The global economy is in a synchronized slowdown and we are, once again, downgrading growth for 2019 to 3 percent, its slowest pace since the global financial crisis. Growth continues to be weakened by rising trade barriers and increasing geopolitical tensions. We estimate that the US-China trade tensions will cumulatively reduce the level of global GDP by 0.8 percent by 2020. Growth is also being weighed down by country-specific factors in several emerging market economies, and by structural forces, such as low productivity growth and aging demographics in advanced economies.

...

The weakness in growth is driven by a sharp deterioration in manufacturing activity and global trade, with higher tariffs and prolonged trade policy uncertainty damaging investment and demand for capital goods.

The general pattern remains: heightened trade tensions lower sentiment, which lowers capital investment, which lowers manufacturing activity. The good news is that, in the developed world at least, most countries are service-oriented, so the manufacturing decline hasn't caused a recession.

Let's turn to today's performance table: This is the kind of day the bulls like to see. Small-caps were the top performer, gaining 1.31%. The transports and QQQ followed, with the IWM in fourth place. Once again, the long end of the Treasury market has fallen off, with the TLT down 1.22%.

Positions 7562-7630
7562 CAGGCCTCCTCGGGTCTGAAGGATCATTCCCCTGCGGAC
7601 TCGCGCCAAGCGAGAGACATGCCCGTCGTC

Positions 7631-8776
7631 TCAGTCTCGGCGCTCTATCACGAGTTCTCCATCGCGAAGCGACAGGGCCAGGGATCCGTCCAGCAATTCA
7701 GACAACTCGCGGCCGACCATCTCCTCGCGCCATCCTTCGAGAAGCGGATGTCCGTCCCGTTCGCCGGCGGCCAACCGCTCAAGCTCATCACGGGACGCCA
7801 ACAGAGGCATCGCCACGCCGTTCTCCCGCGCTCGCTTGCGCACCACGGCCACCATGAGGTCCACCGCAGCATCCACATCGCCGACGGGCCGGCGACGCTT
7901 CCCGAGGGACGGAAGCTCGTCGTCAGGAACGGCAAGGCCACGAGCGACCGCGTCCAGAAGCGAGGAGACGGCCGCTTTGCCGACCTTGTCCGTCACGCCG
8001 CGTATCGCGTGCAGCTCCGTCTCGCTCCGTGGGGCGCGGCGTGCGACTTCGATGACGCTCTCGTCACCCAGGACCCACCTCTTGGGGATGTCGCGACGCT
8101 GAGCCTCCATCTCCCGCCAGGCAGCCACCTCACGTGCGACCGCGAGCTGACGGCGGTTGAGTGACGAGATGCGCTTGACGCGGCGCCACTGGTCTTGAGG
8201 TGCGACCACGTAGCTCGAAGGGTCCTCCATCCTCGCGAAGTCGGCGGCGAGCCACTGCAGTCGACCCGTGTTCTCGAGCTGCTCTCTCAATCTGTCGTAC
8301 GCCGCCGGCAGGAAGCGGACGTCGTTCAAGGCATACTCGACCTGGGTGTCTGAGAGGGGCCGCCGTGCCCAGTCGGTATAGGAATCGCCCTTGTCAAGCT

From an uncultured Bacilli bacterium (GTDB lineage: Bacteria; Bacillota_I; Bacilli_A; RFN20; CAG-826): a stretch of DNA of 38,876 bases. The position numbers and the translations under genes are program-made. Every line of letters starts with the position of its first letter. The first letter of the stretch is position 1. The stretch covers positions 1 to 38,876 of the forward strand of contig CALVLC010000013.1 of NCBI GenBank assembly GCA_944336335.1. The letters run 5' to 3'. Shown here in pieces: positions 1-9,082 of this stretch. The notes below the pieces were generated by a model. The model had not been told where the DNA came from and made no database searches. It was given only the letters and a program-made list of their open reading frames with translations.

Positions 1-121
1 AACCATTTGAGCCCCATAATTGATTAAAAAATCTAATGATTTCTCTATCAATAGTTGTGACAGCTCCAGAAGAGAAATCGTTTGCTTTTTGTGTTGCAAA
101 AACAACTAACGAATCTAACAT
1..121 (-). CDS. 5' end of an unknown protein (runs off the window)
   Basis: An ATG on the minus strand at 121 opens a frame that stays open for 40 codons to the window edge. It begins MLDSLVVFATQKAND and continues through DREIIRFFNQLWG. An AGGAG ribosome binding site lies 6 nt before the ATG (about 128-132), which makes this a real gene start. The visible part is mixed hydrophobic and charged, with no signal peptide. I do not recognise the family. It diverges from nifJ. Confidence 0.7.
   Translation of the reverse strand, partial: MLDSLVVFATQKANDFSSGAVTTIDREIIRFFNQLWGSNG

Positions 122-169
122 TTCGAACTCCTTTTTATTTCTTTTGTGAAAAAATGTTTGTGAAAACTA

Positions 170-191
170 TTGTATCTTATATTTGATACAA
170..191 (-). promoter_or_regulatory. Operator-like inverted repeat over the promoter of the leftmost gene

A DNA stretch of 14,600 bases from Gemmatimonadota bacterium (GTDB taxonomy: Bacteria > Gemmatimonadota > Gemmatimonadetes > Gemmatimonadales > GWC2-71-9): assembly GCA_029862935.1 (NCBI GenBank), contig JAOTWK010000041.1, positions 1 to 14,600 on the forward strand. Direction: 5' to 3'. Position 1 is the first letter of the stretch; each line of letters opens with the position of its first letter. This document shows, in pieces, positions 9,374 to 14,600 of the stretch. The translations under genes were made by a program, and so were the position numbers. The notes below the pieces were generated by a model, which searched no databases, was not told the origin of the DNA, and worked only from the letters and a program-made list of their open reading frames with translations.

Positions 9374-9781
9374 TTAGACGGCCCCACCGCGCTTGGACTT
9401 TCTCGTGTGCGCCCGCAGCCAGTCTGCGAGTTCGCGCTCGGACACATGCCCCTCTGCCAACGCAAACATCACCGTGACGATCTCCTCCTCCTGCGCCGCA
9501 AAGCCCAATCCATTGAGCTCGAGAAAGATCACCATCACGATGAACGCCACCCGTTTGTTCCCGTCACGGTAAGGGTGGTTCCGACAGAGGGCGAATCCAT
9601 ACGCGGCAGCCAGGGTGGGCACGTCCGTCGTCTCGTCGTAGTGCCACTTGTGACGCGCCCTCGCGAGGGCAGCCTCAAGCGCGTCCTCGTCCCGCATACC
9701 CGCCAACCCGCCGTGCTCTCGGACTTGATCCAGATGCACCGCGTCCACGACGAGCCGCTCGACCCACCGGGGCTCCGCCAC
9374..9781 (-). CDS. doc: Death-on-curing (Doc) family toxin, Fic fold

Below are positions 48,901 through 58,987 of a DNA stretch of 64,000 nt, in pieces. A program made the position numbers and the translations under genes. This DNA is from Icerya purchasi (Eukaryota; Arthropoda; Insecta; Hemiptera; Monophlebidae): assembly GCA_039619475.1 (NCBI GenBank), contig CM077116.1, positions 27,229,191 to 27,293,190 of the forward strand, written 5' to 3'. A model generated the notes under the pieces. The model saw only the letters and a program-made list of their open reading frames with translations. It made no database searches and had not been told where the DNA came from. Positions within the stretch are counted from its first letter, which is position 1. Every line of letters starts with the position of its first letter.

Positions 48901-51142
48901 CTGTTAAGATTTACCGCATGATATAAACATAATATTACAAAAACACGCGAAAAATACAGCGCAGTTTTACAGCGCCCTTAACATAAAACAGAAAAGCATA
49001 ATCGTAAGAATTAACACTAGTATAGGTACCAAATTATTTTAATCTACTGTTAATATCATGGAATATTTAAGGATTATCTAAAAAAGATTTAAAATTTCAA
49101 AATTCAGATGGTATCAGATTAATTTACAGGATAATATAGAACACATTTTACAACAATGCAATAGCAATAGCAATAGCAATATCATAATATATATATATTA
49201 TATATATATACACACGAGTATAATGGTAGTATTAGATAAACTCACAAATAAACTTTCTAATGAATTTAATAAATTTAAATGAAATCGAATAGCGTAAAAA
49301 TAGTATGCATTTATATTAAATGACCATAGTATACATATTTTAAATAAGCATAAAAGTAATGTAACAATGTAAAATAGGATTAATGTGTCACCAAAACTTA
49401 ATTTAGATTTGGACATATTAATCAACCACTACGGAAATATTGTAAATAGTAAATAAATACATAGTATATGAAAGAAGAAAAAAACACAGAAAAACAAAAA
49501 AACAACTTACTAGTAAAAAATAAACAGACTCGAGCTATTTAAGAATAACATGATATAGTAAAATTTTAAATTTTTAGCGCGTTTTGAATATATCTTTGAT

There might be a stealth SPY rally brewing underneath the surface. Let's start with the 5-day charts: The IEF is still moving lower. It closed near a 5-day low. Prices tried to move higher yesterday but couldn't maintain momentum. There are two large gaps lower and a big selloff this AM.That stands in contrast to the SPY chart, which is in a clear uptrend. Despite a selloff yesterday morning, prices advanced strongly this AM. Prices are near a 5-day high.

The 30-day charts put this in better focus: The IEF has not only broken the uptrend but has continued to move lower. Prices are now below tall the EMA - all of which are moving lower. After consolidating in a triangle pattern in late September and early October, the SPY broke through resistance on October 11 and has continued to move higher.

As usual, the problem is with the small-cap indexes. Although the IWM has broken through resistance, prices could be forming a double-top -note the lower volume total on the second high.

I noted yesterday that the percentage of NYSE and Nasdaq stocks above their respective 50-day and 200-day EMAs were low, which is normally followed by a rally of some sort. These charts indicate that could be happening in shorter time frames. However, if the IWMs and other small-cap indexes don't participate, then it won't be the strongest of rallies.

Disclosure: I/we have no positions in any stocks mentioned, and no plans to initiate any positions within the next 72 hours. I wrote this article myself, and it expresses my own opinions. I am not receiving compensation for it (other than from Seeking Alpha). I have no business relationship with any company whose stock is mentioned in this article.